A: Scoliosis is mostly a cosmetic thing. Studies show that it won’t continue into adulthood if it’s less than 50 degrees. If it’s above that, it’ll progress about 1 to 2 degrees per year, which can lead to deformity and even pulmonary issues. Less than that we haven’t found it to cause any functional difficulties whatsoever.

Q: Do parents have a good sense of what their kids can and can’t take? Are they overcautious? Reckless?

A: There’s a wide variety of parents. We’ll see anxious parents bring in their perfectly normal child for a gait disturbance. Or they’ll bring in their toddlers for in-toeing, which is a normal growth pattern for their gait. And then you have parents who will only bring their kids in when they can barely walk. So the spectrum is very wide, and a big part of my practice is managing families. I’m a mom myself, so that helps me relate to them, even the over-anxious parents. I try to put myself in their shoes and try to reach them that way. But, yeah, there’s a huge spectrum of personalities and parenting styles. I think the important thing for parents to understand is that children’s bones are not the same as adults, and there are some unique problems that can occur. I think parents should trust their guts. If they think something is wrong, they shouldn’t ignore it.

Q: Have cultural and technological changes affected the types of injuries and issues you see? I have a standing desk now to help deal with some posture-related issues. I’m wondering if those issues are showing up in younger people now.

A: Yeah, in young patients, the biggest newer development is stress-related injuries related to overuse. One of the causes is that a lot of children are doing a single sport year-round now. There are a lot of repetitive injuries that can occur to their growth plates. For example, throwing athletes can damage the growth plate in their humerus [a long bone in the arm or forelimb that runs from the shoulder to the elbow]. Back in the day, kids didn’t play year-round or quite so competitively. In gymnasts we see back issues, wrist issues. And many of these are unique to children because they involve injury to growth plates.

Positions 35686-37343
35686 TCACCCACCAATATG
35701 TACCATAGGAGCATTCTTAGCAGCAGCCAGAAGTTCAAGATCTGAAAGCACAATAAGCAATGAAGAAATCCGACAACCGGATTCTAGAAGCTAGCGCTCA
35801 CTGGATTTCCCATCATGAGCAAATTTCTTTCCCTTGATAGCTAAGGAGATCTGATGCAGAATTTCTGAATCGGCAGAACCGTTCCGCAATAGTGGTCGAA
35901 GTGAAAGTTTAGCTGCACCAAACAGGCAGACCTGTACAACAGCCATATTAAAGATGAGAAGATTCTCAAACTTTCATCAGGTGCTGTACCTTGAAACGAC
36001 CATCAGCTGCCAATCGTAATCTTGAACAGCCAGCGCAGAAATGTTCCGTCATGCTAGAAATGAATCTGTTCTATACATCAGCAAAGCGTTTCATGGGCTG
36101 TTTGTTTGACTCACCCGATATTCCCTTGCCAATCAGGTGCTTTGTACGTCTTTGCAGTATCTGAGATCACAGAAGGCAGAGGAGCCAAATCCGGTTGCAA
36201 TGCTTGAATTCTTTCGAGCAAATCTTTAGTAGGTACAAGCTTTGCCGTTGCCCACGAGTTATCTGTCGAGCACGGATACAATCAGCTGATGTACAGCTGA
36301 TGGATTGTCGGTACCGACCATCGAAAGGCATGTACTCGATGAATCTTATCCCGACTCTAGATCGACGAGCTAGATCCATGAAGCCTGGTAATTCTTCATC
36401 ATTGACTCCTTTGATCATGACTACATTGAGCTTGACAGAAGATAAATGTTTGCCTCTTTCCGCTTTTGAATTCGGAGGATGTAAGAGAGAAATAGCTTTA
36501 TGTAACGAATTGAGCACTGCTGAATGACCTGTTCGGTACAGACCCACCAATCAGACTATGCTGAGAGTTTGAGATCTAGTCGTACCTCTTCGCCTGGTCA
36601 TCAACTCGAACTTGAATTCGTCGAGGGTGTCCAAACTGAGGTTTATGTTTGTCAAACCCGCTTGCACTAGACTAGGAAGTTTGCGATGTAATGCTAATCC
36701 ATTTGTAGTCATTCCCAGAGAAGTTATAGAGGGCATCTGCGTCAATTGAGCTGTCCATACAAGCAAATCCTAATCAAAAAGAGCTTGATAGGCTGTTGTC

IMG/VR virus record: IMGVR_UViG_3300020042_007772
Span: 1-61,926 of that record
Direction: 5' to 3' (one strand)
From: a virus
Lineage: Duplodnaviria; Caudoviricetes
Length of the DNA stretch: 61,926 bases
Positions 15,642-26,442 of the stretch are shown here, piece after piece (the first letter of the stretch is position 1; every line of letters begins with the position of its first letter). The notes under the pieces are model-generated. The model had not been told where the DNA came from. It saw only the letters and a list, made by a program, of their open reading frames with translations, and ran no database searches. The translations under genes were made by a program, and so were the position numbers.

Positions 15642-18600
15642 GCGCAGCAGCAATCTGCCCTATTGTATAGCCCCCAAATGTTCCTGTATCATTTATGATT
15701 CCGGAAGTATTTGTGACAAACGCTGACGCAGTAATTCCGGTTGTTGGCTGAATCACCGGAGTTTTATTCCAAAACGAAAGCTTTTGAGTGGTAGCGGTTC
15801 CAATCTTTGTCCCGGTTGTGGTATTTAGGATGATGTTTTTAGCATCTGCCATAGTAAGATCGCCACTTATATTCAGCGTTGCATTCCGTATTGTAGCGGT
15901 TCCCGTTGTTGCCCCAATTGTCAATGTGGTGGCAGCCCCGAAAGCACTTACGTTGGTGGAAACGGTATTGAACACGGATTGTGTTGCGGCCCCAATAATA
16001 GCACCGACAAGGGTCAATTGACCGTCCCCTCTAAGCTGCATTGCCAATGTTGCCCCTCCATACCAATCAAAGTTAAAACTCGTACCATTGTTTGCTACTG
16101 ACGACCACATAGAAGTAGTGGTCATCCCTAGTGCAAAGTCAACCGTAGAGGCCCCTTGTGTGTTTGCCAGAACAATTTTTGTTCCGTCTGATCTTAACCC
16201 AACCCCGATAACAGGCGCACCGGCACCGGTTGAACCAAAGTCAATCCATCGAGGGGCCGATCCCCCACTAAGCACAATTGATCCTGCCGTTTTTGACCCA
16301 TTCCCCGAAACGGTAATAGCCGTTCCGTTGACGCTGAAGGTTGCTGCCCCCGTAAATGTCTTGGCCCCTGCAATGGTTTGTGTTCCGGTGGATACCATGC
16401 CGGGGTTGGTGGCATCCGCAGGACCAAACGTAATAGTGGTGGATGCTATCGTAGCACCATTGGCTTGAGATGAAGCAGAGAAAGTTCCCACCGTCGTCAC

Q: I take it the sports medicine side of your practice usually involves teens?

A: For the most part. Once in a while we’ll get a 10-year-old boy with a growth plate injury because his parents make him pitch 200 throws a day. But for the most part it is teenagers.

Q: Which sports are the biggest culprits?

A: Football is huge is the fall. Lots of football injuries. Soccer is also pretty big. For girls cheerleading is pretty big, believe it or not. Gymnastics is a pretty big one. Football is probably the biggest, though. From football, we get a lot of forearm fractures, even femur fractures, hip dislocations. So they can be pretty bad, but usually it’s an arm fracture.


Name: Allison S. Binkley, M.D.
Position: Pediatric orthopedist with UBMD Orthopaedics & Sports Medicine; clinical assistant professor at University at Buffalo; specialist in pediatric orthopedics, scoliosis and sports medicine
Hometown: Buffalo
Education: University at Buffalo
Affiliations: Oishei Children’s Hospital
Organizations: American Academy of Orthopedic Surgeons; American Medical Association
Family: Husband Matthew, also an orthopedic surgeon with UBMD Orthopaedics & Sports Medicine; a daughter, Ava; and another child on the way
Hobbies: Working out, running, baking